The test of identity or confusing similarity under the Policy is confined to a comparison of the disputed domain name and the trademark alone, independent of the products for which the domain name is used or other marketing and use factors usually considered in trademark infringement. See F. Hoffmann-La Roche AG v. P Martin, WIPO Case No. D2009-0323; BWT Brands, Inc. and British American Tobacco (Brands), Inc. v. NABR, WIPO Case No. D2001-1480; and Arthur Guinness Son & Co. (Dublin) Limited v. Dejan Macesic, WIPO Case No. D2000-1698.
The Complainant has clearly established its rights in the L’OREAL, L’OREAL PARIS and LANCÔME marks by virtue of its trademark registrations duly submitted with its Complaint. These trademark registrations all significantly pre-date the registration of the disputed domain names.
The Panel finds that the disputed domain name <lorealparis.tm> incorporates the Complainant’s L’OREAL and L’OREAL PARIS marks in their entirety and that the disputed domain name <lancome.tm> incorporates the Complainant’s LANCÔME mark in its entirety, with the absence of apostrophes or accent marks in the disputed domain names being insignificant for the Panel’s assessment for purposes of the Policy. See L’Oreal SA v. 张容容, LinChaoJie, Guangxi NanNing IDEA Business Planning Co., Ltd, WIPO Case No. D2010-1318.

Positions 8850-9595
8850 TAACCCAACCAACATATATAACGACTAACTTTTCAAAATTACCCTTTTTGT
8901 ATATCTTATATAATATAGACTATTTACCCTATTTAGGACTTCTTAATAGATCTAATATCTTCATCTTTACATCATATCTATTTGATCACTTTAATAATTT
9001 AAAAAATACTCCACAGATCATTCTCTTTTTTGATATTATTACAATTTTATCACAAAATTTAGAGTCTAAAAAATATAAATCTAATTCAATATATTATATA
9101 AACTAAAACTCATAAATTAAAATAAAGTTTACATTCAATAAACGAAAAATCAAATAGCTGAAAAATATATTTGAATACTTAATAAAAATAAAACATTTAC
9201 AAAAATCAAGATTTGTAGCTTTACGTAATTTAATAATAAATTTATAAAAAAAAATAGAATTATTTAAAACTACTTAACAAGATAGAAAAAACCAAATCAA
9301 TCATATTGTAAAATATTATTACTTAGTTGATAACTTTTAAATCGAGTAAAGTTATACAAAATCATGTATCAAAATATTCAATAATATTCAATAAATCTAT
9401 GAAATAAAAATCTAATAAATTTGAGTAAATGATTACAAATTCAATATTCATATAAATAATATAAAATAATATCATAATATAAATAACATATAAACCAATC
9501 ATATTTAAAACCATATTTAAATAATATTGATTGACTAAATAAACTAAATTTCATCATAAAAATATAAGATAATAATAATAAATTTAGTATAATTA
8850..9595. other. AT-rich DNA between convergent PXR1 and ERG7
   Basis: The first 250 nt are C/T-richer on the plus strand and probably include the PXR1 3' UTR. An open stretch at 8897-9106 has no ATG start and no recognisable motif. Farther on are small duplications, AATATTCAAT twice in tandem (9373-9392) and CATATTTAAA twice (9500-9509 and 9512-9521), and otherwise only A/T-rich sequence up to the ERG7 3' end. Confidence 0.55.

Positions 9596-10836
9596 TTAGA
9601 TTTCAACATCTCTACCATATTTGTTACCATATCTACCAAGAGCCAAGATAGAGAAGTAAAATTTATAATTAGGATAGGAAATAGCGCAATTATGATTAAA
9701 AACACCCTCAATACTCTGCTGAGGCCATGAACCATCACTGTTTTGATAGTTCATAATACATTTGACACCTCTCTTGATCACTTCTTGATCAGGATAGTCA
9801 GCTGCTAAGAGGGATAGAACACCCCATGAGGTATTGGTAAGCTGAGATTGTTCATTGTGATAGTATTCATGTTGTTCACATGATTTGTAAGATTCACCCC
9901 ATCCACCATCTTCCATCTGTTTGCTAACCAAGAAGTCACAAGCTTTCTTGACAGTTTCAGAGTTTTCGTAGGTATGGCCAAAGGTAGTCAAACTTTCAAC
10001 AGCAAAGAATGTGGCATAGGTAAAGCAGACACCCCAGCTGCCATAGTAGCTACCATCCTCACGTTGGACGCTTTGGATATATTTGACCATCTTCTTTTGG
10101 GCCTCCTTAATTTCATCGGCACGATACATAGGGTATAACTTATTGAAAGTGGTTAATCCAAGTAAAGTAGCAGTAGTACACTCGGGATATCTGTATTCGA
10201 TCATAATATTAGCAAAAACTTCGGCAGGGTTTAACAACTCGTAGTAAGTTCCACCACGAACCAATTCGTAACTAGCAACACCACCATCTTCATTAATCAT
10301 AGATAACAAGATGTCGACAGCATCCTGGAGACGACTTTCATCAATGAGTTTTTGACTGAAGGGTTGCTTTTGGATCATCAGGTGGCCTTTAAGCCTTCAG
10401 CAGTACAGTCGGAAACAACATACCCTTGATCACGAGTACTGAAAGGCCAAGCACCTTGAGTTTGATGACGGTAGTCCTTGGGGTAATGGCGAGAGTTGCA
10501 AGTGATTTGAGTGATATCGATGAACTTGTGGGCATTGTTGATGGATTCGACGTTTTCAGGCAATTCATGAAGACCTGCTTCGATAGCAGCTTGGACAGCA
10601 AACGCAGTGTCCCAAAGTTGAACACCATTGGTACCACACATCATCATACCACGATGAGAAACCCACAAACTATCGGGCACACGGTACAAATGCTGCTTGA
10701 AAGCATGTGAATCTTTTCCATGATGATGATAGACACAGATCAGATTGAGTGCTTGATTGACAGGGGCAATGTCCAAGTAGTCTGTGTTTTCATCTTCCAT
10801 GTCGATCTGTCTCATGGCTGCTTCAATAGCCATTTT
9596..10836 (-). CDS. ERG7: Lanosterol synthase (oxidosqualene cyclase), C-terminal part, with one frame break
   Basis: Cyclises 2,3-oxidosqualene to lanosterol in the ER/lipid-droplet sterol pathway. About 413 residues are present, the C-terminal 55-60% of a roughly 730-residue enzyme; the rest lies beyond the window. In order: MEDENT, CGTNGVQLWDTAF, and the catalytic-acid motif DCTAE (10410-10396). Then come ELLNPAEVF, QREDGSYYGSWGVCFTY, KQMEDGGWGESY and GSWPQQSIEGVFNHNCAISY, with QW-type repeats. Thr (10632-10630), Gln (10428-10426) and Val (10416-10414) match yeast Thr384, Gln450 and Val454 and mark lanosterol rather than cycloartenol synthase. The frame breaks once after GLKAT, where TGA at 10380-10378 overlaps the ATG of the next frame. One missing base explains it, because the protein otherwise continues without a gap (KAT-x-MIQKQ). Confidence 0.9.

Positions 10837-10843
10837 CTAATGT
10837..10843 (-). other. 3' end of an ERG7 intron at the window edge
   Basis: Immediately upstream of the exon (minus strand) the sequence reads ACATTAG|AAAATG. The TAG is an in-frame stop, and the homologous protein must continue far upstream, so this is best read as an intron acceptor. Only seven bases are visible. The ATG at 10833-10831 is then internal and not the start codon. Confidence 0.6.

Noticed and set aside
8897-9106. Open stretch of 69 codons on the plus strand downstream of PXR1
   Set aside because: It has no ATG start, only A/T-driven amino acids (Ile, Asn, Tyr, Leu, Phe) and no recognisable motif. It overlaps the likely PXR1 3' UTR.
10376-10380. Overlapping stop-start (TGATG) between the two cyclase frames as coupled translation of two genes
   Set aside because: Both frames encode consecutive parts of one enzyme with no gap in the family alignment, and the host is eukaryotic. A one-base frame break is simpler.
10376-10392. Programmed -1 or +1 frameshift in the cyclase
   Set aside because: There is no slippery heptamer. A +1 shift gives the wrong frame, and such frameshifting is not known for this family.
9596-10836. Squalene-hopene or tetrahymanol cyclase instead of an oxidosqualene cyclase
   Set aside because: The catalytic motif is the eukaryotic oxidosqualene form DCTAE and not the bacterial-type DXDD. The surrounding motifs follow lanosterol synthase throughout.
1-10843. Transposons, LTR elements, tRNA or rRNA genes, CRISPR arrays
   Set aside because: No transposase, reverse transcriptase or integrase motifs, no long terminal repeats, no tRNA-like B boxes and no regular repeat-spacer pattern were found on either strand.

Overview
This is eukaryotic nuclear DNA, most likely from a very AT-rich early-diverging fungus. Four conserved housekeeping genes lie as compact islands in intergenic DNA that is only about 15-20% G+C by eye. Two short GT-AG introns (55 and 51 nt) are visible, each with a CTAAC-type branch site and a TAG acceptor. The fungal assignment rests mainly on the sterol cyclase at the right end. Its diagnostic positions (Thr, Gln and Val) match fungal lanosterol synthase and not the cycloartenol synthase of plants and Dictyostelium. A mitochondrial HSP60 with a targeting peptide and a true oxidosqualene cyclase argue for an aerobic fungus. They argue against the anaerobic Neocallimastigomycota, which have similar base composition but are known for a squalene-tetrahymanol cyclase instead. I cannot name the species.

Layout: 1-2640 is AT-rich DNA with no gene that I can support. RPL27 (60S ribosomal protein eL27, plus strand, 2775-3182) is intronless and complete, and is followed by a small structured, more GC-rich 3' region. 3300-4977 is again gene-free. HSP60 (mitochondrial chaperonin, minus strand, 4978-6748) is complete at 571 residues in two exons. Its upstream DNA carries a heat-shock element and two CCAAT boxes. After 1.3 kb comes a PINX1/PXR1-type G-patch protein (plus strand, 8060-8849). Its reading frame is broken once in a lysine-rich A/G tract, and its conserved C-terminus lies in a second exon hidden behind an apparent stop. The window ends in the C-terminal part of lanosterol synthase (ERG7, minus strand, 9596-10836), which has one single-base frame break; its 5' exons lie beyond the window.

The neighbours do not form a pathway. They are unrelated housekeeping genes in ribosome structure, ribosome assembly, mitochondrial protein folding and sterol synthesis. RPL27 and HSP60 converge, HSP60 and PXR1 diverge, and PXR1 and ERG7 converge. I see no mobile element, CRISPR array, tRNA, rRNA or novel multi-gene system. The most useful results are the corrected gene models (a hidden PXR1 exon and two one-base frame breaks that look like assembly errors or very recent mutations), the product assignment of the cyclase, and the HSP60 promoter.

Regarding the Complainant’s L’OREAL mark, UDRP panels have found that the addition of a geographical term to a widely-known trademark in a domain name may create a domain name which is confusingly similar to that mark. See Playboy Enterprises International, Inc. v. Zeynel Demirtas, WIPO Case No. D2007-0768.
Moreover, it is well established that a Top-Level Domain (“TLD”) suffix, in this instance the country code TLD (“ccTLD”) suffix “.tm”, is generally held to be irrelevant for the purposes of determining identity or confusing similarity under the Policy. See Samsung Networks Inc. v. Stan Samsung Hui, WIPO Case No. DTM2009-0001; Rollerblade, Inc. v. Chris McCrady, WIPO Case No. D2000-0429.
Accordingly, the Panel finds that the disputed domain names are confusingly similar to the Complainant’s trademarks, and that the Complainant has established the requirement of paragraph 4(a)(i) of the Policy.
B. Rights or Legitimate Interests
Paragraph 4(a)(ii) of the Policy requires that the complainant demonstrate that the respondent has no rights or legitimate interests in the disputed domain name. However, UDRP panels have recognized that this may require the complainant to prove a negative. Therefore, UDRP panels have found that for purposes of this element, the complainant is instead required to make out a prima facie case that the respondent lacks rights or legitimate interests, which would then shift the burden of production to the respondent. See paragraph 2.1, WIPO Overview of WIPO Panel Views on Selected UDRP Questions, Second Edition (“WIPO Overview 2.0”). See also Belupo d.d. v. WACHEM d.o.o., WIPO Case No. D2004-0110.
In the present matter, the Complainant has established a prima facie case that the Respondent lacks rights or legitimate interests in the disputed domain names. The Complainant has not licensed or authorized the Respondent to use its L’OREAL, L’OREAL PARIS and LANCÔME marks in the disputed domain names, nor is there any evidence that the Respondent is commonly known by the disputed domain names.